Pitting Airline Against Hotel Rewards

By Tim Chen. Last updated 8 September 2010. 0 comments

If you've ever hesitated before redeeming your airline miles and wondered if you're getting a good deal, you're in good company. Redeeming reward flights is akin to transacting in a foreign currency where you have no idea what the exchange rate is, which is never an advantageous position. To give you a leg up, NerdWallet has put together a comprehensive airline rewards infographic for valuing your miles so that you can comfortably decide whether to redeem them or simply use a cash rewards card instead.

Extracting every last drop of value out of your airline miles can be hard work because so many variables are at play. As you're planning your trip, factors such as when you travel, how close you are to your travel date, your flexibility around dates of travel, whether you have elite status with your airline, and plain old random chance can all affect the value you're getting. After analyzing hundreds of flights, we found that mile values can vary anywhere from one-tenth of a cent (or less) to 2 cents per mile. In other words, if you had 100,000 miles lying around in your account, those miles could be worth anywhere from $100 to $2,000 towards your airfare, depending on when you use them.

We also believe the future for miles is looking decidedly bleak. According to IdeaWorks, reward seat availabilities currently range from 11% to 99%. However, even Southwest Airlines, the industry leader in reward seat availability, may not be able to keep its performance up as the overall number of seats decline. "There are about 17% fewer seats now available than there were a year and a half ago," says BudgetTravel.com senior editor, Sean O'Neill.

To top it all off, airlines are charging fees for everything from bags to blankets. These fees can make a substantial difference in the cost of your flight and are often overlooked by consumers when choosing airlines. Southwest and JetBlue are the last two major airlines that allow passengers at least one free bag. While most airlines will make you pay handsomely for that third, fourth, or tenth bag (to the tune of $100 or more per bag), Virgin America has an unusual but potentially valuable offering with its $25 per bag for up to ten bags policy. If you are planning a cross-country move or simply have trouble traveling light, Virgin America might offer the best value for you.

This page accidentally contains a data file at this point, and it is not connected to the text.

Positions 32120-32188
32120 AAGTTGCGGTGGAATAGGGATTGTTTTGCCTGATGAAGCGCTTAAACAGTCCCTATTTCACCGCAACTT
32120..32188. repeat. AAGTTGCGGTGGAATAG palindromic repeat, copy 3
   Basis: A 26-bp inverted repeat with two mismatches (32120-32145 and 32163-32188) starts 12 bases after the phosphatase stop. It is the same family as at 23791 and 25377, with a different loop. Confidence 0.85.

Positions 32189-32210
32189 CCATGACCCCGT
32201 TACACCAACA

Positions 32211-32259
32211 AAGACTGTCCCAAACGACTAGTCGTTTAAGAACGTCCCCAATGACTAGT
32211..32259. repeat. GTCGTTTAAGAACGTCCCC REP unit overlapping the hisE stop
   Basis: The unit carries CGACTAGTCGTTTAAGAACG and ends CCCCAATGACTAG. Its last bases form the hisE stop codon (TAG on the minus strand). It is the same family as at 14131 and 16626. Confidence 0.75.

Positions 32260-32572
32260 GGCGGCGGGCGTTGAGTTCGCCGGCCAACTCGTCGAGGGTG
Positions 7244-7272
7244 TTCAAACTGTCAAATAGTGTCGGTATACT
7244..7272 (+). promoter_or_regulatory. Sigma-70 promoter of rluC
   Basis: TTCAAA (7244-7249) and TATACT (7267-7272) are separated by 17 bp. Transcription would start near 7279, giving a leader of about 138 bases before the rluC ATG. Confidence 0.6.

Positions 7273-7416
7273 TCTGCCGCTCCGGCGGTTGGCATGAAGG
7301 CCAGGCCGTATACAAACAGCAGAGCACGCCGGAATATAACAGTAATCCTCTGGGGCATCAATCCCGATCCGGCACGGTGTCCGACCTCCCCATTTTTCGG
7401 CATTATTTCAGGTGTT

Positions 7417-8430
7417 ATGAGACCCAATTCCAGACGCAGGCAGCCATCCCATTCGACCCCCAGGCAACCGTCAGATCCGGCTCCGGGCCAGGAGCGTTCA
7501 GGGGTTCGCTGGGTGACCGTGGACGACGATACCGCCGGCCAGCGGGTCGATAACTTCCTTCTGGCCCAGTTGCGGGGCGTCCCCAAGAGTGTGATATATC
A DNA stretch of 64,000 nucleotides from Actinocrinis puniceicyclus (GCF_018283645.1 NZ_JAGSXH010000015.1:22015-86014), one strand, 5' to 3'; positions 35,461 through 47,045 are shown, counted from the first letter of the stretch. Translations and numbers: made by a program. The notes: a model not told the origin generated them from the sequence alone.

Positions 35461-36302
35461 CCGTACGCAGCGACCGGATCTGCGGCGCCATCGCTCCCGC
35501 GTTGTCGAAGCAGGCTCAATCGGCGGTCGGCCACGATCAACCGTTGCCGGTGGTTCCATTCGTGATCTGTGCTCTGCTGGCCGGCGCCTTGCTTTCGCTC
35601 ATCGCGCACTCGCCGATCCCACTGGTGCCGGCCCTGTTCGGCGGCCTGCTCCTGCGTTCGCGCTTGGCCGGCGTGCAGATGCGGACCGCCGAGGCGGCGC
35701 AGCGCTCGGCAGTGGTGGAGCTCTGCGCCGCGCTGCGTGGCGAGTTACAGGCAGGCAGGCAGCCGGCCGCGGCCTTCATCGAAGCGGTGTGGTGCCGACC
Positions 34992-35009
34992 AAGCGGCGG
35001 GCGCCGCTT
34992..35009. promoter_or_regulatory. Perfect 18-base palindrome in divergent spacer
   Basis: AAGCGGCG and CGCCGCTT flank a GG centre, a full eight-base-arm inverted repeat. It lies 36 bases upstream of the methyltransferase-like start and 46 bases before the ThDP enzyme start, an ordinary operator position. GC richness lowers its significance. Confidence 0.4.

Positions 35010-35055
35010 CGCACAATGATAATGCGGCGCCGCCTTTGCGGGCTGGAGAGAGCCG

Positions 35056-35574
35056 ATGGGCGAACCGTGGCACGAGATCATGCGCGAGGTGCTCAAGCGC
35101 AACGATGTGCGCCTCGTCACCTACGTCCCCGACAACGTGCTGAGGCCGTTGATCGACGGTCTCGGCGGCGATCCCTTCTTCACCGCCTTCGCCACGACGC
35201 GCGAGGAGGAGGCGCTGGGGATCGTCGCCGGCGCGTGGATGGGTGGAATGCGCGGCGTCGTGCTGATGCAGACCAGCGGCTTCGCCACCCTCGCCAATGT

So should you write-off all those miles you've carefully earned over the years? We don't think so. While we believe travel rewards go-getters are better off spending future dollars towards earning points in a hotel rewards program such as Starwood's Preferred Guest program, savvy consumers can follow a few simple steps to get the most value out of miles already banked.

What type of credit card are you interested in?
How much do you spend per month?
Do you carry a balance?

First, identify the lowest price of the itinerary you're looking for, before taxes and fees, using a site like Kayak. Then check the site of your own rewards program to find out how many miles it costs to fly a similar itinerary on your airline, as well as on any partners in your airline's alliance. Lastly, compare the dollar cost on the other airline to the rewards cost on your airline to calculate the cost per mile, and see how that ratio stacks up against the numbers in our infographic. If you're getting a better-than-average deal on your own airline, cash in those rewards and book it. Otherwise, use your cash rewards card to book the cheaper flight.

Hotel Rewards: Where are you sleeping tonight?

We at NerdWallet also scoured redemption rates at eleven of the world's largest hotel networks and found that, on average, hotel points offer better value for money than airlines rewards, which we demonstrate in our hotel rewards infographic. And unlike the sickly airline industry, we don't see an industry-wide decline in the near future for the number of hotel rooms available. On a cents-per-point basis, we found the most value in Starwood's Preferred Guest program, covering such household names as Sheraton, Westin, and the W. At 2.3 cents per point and no blackout dates or extra point charges on standard rooms, SPG tops our list among all hotel rewards programs.

In addition to offering higher average point values compared to airline mileage programs, hotel rewards programs are also better at showing their appreciation for your loyalty. NerdWallet estimates that consumers can earn a free night with as few as ten nights at chains such as Carlson and Marriott. And Starwood often has "Stay 2 Nights, Get 1 Free" promotions. Plus, let's face it: When was the last time you associated "service" with the airline industry?

As a caveat, bear in mind that while certain hotel networks may offer higher value per point, they may not necessarily suit your travel profile best. Also, hotel rewards programs tend to be very similar in features, so we believe the best practice is to pick one or two hotel networks that suit your travel habits best and stick with them. In other words, don't spread your wallet thin with too many hotel programs. Use our infographic to identify the program that suits you best, and let it reward you for your loyalty.

This is a guest post by Tim Chen of NerdWallet. Tim was formerly a hedge fund analyst specializing in credit card networks and technology companies, before becoming a victim of the financial meltdown. NerdWallet is the Kayak for credit card search, and seeks to become the number one source for unbiased online credit card information. Here are more resources from NerdWallet:

Editorial Note: Any opinions, analyses, reviews or recommendations expressed in this article are those of the author’s alone, and have not been reviewed, approved or otherwise endorsed by any card issuer.

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